Wednesday, June 8, 2011

Olympics Remain Must-See TV

By Kristen Seabolt

Yesterday, NBC Universal beat out both FOX and ESPN to secure the U.S. broadcasting rights to the next four Olympic Games from 2014 until 2020… a deal reportedly worth $4.38 billion.

This is no surprise really, as NBC has broadcast every summer Olympics since 1988 and every winter Games since 2002. They also have the rights until the 2012 summer Games in London.

The breakdown per Games will be $755 million for 2014, $1.226 billion for 2016, $963 million for 2018 and $1.418 billion for 2020, making the United States TV rights deal the biggest single source of income for the International Olympic Committee (IOC).

Also, as part of the deal, NBC acquired the rights for all media platforms, including free-to-air television, subscription television, internet and mobile TV. In the past however, NBC was criticized for using a tape-delay in order to show some of the Olympic events on primetime rather than airing them live, including the famous U.S. hockey win over Russia in 1980. The most recent tape delays occurred during both the 2008 Beijing summer Olympics and the 2010 Vancouver winter Olympics.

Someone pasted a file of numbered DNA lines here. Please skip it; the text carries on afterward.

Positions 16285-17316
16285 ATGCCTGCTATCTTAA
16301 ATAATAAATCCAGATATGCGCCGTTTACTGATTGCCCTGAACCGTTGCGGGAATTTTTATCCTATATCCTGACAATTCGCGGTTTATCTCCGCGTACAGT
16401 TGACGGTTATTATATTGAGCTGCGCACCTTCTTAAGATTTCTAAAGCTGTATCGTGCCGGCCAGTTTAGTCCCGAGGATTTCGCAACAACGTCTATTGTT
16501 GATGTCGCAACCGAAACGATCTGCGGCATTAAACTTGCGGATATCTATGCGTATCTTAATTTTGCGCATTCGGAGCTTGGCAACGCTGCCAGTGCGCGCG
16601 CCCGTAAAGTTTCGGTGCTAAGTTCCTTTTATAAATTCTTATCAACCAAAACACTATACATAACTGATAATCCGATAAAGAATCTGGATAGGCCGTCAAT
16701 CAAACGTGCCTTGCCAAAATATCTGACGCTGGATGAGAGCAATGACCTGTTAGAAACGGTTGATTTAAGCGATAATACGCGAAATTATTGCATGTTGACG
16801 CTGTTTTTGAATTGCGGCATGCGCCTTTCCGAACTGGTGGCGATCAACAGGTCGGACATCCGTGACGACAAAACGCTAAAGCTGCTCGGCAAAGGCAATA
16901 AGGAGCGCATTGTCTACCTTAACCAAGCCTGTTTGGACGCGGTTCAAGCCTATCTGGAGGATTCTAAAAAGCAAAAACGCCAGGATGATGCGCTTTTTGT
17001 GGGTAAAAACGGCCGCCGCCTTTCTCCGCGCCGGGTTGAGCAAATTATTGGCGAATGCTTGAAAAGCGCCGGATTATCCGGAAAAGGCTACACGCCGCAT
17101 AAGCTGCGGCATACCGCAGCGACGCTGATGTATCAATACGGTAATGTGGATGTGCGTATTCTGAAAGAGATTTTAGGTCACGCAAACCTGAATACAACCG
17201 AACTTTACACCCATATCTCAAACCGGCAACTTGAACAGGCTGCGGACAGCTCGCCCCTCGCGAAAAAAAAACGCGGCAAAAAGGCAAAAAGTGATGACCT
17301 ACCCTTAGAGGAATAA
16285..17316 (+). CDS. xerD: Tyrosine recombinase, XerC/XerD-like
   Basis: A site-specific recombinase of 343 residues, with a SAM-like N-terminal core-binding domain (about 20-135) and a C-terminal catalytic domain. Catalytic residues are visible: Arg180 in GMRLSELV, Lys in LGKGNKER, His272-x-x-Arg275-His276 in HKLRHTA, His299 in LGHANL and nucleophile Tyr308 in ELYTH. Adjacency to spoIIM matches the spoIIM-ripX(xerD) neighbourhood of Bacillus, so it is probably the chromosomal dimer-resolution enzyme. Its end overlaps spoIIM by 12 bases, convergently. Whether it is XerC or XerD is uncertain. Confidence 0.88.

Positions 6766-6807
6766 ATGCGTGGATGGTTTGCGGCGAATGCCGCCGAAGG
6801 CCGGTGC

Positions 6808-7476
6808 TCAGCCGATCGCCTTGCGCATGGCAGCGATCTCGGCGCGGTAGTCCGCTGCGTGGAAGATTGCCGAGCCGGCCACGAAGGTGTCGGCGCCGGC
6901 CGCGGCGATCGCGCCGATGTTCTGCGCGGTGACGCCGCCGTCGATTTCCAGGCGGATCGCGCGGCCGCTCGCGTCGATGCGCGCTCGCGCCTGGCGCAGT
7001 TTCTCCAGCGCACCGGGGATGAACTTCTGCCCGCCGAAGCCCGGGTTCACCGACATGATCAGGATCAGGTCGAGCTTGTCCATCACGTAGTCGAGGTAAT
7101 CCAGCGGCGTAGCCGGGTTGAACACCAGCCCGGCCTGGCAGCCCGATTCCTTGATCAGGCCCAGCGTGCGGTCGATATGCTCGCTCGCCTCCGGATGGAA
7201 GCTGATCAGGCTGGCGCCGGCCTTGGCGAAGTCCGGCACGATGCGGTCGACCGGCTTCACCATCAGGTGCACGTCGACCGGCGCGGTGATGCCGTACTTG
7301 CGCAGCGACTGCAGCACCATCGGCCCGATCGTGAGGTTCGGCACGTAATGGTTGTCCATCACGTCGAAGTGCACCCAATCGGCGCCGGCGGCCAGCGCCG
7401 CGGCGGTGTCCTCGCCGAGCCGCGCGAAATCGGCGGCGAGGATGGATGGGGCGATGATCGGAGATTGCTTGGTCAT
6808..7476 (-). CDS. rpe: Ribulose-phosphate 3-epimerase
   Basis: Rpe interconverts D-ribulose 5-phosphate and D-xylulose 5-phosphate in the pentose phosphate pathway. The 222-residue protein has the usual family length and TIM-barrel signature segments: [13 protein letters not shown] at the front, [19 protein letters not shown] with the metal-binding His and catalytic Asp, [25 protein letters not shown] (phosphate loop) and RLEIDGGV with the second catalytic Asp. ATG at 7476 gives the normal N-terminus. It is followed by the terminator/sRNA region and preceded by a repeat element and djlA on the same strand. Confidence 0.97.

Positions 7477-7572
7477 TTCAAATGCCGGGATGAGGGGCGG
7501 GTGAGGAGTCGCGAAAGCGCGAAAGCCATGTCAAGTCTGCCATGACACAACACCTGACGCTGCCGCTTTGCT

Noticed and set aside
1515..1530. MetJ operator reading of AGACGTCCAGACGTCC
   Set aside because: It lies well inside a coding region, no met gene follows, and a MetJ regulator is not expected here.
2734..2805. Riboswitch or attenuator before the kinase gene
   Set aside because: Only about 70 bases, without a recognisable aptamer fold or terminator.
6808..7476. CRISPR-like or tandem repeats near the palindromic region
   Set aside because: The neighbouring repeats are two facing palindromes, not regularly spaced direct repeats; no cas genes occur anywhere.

However, in this media and technology day and age, every minute of every day is primetime. With instant news made possible with the internet and the million of forms of social media, it will be impossible for NBC to air events on primetime TV after the fact, because everyone in America and throughout the world will have already watched it and/or know the outcome.

Kristen Seabolt
is an Associate Account Executive for Maroon PR. Contact her at

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